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Gemeinsame Erklärung des Board of Deputies of British Jews und der Union of Jewish Students

Kamalabadi wird nach knapp zehn Jahren ungerechter Haft Ende Oktober freigelassen. Hier wird sie von Familienangehörigen vor dem Evin-Gefängnis in Empfang genommen.

Zwei jüdische Organisationen aus Großbritannien setzen sich in einer gemeinsamen Erklärung für die elf inhaftierten Bahá’í ein, die im Zusammenhang mit den Übergriffen auf das Bahá’í Institute for Higher Education (BIHE) nach wie vor in Haft gehalten werden. Der Board of Deputies of British Jews, die Stimme der jüdischen Gemeinden im Land, sowie die Studentenorganisation Union of Jewish Students erklärten am 17. August:

The Board of Deputies and the Union of Jewish Students (UJS) are united in their condemnation of the arrest and detention of eleven senior Bahá’í educationalists in Iran. All eleven worked for the Bahá’í Institute for Higher Education (BIHE), established as a community initiative to meet the educational needs of young Bahá’ís who had been systematically denied access to Iran’s higher education system.

The arrest of the eleven Bahá’í educationalists follows years of state-sanctioned and targeted repression of Iran’s Bahá’í community, in repeated violation of Article 18 of the Universal Declaration of Human Rights (UDHR), which guarantees freedom of religious expression.

Among other abuses, which include arbitrary arrests, Bahá’ís have been increasingly excluded from higher education institutions in the country over the last thirty-two years. Many Bahá’í academics have lost their posts and students who are found to be Bahá’í continue to be expelled on the basis of their religion. This is totally unacceptable and a violation of Article 27 of the UDHR, which guarantees all citizens the right to freely “participate in the cultural life of the community”.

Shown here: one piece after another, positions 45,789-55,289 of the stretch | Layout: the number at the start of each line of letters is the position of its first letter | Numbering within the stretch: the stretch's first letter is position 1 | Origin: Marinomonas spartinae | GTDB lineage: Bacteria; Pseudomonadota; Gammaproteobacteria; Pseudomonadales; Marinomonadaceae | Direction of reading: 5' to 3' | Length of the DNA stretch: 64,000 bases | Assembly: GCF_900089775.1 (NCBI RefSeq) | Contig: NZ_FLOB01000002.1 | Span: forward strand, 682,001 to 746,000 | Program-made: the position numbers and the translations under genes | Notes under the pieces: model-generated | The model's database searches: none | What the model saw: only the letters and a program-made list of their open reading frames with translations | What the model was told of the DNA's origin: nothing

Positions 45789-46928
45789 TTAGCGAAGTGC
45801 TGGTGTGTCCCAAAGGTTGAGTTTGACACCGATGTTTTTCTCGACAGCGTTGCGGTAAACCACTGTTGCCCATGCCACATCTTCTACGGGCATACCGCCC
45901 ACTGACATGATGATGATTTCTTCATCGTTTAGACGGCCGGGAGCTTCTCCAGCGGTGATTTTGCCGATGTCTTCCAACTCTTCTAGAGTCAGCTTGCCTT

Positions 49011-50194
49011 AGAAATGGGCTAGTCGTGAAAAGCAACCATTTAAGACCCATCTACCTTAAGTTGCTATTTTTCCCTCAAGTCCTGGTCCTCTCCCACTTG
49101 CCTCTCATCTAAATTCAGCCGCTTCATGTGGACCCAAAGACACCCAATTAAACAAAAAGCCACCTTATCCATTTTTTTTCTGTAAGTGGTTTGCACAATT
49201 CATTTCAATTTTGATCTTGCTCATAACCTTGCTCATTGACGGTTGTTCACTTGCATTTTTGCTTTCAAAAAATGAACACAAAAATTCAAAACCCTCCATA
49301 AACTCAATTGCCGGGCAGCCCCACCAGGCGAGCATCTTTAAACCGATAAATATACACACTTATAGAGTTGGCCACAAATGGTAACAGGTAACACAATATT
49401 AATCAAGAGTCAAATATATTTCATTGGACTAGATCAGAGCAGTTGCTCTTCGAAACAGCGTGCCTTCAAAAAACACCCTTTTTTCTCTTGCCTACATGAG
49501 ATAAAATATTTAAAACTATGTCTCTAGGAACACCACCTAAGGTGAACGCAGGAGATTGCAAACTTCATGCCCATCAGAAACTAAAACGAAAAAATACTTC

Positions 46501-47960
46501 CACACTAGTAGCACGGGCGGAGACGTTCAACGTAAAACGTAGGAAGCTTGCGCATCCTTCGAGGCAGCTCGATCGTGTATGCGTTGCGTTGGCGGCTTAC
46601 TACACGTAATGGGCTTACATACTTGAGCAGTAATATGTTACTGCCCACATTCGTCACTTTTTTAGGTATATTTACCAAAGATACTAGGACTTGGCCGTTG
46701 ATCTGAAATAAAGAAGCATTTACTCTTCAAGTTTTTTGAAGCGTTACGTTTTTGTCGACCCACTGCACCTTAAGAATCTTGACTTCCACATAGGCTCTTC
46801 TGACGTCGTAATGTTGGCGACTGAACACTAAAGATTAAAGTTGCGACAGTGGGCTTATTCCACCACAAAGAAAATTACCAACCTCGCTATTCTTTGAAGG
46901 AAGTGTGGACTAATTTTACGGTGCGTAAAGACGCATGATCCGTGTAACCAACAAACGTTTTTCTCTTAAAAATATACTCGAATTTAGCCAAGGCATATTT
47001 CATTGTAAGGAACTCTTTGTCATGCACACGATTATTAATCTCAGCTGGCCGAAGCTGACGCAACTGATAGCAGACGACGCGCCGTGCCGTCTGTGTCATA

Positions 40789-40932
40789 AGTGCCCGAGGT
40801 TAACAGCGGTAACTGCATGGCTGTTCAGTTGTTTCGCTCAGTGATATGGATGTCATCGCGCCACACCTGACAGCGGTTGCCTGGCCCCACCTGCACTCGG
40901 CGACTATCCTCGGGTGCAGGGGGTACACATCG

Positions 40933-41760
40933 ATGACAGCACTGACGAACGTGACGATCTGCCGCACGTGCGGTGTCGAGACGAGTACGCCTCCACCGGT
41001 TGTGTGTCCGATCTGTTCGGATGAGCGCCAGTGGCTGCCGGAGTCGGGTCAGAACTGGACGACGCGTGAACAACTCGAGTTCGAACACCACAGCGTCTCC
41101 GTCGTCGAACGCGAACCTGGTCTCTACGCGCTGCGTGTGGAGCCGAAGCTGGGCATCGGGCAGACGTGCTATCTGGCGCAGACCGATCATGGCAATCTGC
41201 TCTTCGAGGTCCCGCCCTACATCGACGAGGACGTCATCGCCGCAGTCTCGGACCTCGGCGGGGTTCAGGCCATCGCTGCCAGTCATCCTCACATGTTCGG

In a peaceful and dignified response to their unacceptable exclusion from higher education facilities, Bahá’í academics sought to ensure the continued education of the community through the creation of the Bahá’í Institute for Higher Education (BIHE). They are now being punished for this initiative.

In the last couple of years, the British Jewish community has repeatedly raised its concern about the mistreatment of Iran’s Bahá’í minority. As of the beginning of August, over a hundred Bahá’ís are being held in Iran’s prisons. In addition to the eleven educationalists, these include seven of Iran’s Bahá’ís most senior leaders, who in some cases have been sentenced to twenty years in prison. The judicial processes that led to these sentences could charitably be described as opaque.

The mistreatment of religious minorities does not demonstrate a strong society. Only through fostering a culture of mutual respect can Iran progress to a legal and political situation worthy of all its citizens. The Board and the UJS believe that all people, and all Iranians, should be given equal access to higher education on the basis of merit, and not de-barred because of their religious beliefs. We call for the immediate release of the eleven imprisoned Bahá’í educationalists, as well as the others who have been detained or sentenced on the basis of their faith.